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How do you charge those Lithium Ion Batteries?

Updated: Dec 7, 2021

Calypso is pretty high tech when compared to a lot of the boats cruising around. She’s been designed well and we’ve upgraded quite a few items such as new solar, a wind generator, new Lithium Iron batteries and such. She’s pretty much on point!

There has been one issue, however. Calypso hasn’t been able to charge her house bank from the engine alternators. This means that the only source of charging the house bank (which everything runs off of) is the solar, wind generator and diesel genset. While we haven’t gone on an overnight passage with the new Lithiums, we have with the old battery bank. While sailing overnight, the house bank required charging from time to time. That may not be the case anymore thanks to the shiny new Lithium Iron batteries snuggled in her battery compartment but we wanted to add a little more redundancy.

All of the sailing equipment such as power throttles, chart plotters, auto pilots, radar, etc draw power from the house bank. So while you’re sailing overnight with no solar, the old bank would get low. We’d simply start the generator and charge it up from time to time and that was fine…But what if the generator stops running? A issue that we’ve had a couple of times including right now as it’s popping an oil pressure low warning. No parts are available due to shipping issues so it’s not running and probably won’t until this whole virus thing settles down, that fact has caused us to move into the next upgrade.

The main photo you see here is of a Balmar 614, it’s now wired into the starboard engine’s alternator on Calypso. This thing is awesome!

The original design for the charging system was simply a regular engine alternator with a wire coming off of it, it ran to the starting battery for that engine and that was it. Here’s what we’ve done.

We’ve replaced that wire with some seriously thick cable and it’s now running from the alternator to the house battery bank. The original wire was too small to charge Lithiums and could have caught fire if used. We’ve also bypassed the internal regulator on the alternator itself and now the Balmar 614 regulates it. Not only does it regulate the alternators current, it allows the alternator to produce more power than before, it monitors alternator/battery temp and it acts as a multi stage charger…So the alternator DC current is provided in Bulk, Absorb and Float directly to the house bank.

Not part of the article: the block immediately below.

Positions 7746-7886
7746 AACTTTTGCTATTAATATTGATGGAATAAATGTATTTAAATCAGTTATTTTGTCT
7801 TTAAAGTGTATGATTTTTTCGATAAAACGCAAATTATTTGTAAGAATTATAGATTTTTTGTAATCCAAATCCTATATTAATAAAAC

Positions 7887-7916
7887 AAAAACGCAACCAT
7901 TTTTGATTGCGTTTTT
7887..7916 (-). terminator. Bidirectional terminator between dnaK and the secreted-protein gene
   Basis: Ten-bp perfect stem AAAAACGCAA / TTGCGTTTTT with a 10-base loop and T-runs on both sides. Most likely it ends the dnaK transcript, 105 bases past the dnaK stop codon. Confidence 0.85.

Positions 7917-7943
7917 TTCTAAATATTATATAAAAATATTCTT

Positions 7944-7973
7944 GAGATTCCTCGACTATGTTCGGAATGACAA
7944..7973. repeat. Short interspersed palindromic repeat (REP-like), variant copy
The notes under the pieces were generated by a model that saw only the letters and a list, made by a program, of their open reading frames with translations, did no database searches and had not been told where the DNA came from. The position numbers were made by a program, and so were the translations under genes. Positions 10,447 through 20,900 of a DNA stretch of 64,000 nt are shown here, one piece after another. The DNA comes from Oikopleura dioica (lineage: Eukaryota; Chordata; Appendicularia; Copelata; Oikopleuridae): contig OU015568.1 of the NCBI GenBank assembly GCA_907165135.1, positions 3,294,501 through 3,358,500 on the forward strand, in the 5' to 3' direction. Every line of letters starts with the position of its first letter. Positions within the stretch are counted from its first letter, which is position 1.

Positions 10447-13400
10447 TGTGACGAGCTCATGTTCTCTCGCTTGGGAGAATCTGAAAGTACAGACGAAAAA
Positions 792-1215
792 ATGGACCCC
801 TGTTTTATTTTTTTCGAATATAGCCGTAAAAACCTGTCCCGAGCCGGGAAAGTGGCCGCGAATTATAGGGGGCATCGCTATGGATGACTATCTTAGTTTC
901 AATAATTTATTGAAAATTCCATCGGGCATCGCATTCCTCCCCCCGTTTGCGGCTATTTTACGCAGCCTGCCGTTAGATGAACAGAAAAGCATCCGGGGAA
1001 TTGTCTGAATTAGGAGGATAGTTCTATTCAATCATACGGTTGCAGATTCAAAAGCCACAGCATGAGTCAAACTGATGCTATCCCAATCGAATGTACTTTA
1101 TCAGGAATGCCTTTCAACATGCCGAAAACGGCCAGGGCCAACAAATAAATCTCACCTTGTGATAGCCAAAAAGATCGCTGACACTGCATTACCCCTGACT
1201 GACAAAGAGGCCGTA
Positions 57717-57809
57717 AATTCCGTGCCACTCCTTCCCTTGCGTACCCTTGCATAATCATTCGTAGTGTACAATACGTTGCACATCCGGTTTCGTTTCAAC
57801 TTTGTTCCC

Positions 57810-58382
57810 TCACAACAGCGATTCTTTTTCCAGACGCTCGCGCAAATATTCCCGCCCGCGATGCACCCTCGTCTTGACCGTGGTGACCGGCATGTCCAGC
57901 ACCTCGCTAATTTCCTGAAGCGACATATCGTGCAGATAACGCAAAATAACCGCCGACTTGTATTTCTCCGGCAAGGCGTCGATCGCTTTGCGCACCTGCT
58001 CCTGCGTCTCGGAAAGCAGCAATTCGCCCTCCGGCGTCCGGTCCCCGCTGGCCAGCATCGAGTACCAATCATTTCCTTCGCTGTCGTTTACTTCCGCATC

Long story short, when we run the starboard engine we will be properly charging the house bank right up to the 14.4 volts they need! They’ll charge, absorb and then float. So we’ve essentially added a back up…Actually more of a primary charging system and the genset is a back up…Which is great!

I (Jeremiah) am far from an electrician so we had a professional come do the install which was really helpful. He installed it, programmed it and gave us a lesson on all of the above. Now, the starting battery isn’t hooked directly to alternator anymore…So how’s that getting charged? Calypso was already fitted with a system that will allow cross charging (see second photo). So the house bank will now (when the system is in auto mode) charge the starting batts from the house bank. This also provides a way to charge a dead starting battery...Charging from batteries that have multiple sources of charging...So a dead starting battery can get charge from solar if needed, as an example. It’s all fire and forget at this point.

We would’ve done this to the port engine as well but there was only one Balmar 614 on the island. That’s ok though, we don’t mind getting some sea time on this component before installing it on both engines. As long as it performs as well as it has so far and as well as all the reviews on it say, we will absolutely install it on the port side as well. The Balmar unit was around $330 US.

Another item we’ve upgraded in the process is installing a Victron Battery Monitor (third photo). We mounted this right on the nav station, it’s hooked directly to the house bank and it provides battery capacity, amps used or provided, percentage full, hours until empty and more. It’s a great piece of gear to get an accurate picture of the battery bank and it’s right at the navigation station! That’s a great thing when on passage because you can just glance in at it. Otherwise we’d have to go down below and click through the menu on the original battery monitor…Which isn’t as accurate as this.

So we’re very happy with all the upgrades! Calypso is the most upgraded Antares 44i we’ve ever seen. Maybe we’ll even run out of upgrades to do one day…But I doubt it.

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